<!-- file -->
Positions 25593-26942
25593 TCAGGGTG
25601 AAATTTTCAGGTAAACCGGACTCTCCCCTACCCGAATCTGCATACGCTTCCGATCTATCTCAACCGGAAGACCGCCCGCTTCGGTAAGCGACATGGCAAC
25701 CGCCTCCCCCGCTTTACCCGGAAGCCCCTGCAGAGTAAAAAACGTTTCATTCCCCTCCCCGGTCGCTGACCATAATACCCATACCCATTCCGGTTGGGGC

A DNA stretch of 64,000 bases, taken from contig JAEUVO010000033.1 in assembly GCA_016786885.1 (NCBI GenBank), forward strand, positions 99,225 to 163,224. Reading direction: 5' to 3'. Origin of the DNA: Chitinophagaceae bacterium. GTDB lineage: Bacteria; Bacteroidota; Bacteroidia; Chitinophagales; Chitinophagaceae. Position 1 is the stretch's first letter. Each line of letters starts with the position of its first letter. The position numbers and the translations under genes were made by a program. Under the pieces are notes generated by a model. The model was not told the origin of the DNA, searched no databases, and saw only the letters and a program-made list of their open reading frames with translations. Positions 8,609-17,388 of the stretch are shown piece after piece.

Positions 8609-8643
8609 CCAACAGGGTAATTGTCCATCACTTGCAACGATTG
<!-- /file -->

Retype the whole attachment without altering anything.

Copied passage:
Positions 25593-26942
25593 TCAGGGTG
25601 AAATTTTCAGGTAAACCGGACTCTCCCCTACCCGAATCTGCATACGCTTCCGATCTATCTCAACCGGAAGACCGCCCGCTTCGGTAAGCGACATGGCAAC
25701 CGCCTCCCCCGCTTTACCCGGAAGCCCCTGCAGAGTAAAAAACGTTTCATTCCCCTCCCCGGTCGCTGACCATAATACCCATACCCATTCCGGTTGGGGC

A DNA stretch of 64,000 bases, taken from contig JAEUVO010000033.1 in assembly GCA_016786885.1 (NCBI GenBank), forward strand, positions 99,225 to 163,224. Reading direction: 5' to 3'. Origin of the DNA: Chitinophagaceae bacterium. GTDB lineage: Bacteria; Bacteroidota; Bacteroidia; Chitinophagales; Chitinophagaceae. Position 1 is the stretch's first letter. Each line of letters starts with the position of its first letter. The position numbers and the translations under genes were made by a program. Under the pieces are notes generated by a model. The model was not told the origin of the DNA, searched no databases, and saw only the letters and a program-made list of their open reading frames with translations. Positions 8,609-17,388 of the stretch are shown piece after piece.

Positions 8609-8643
8609 CCAACAGGGTAATTGTCCATCACTTGCAACGATTG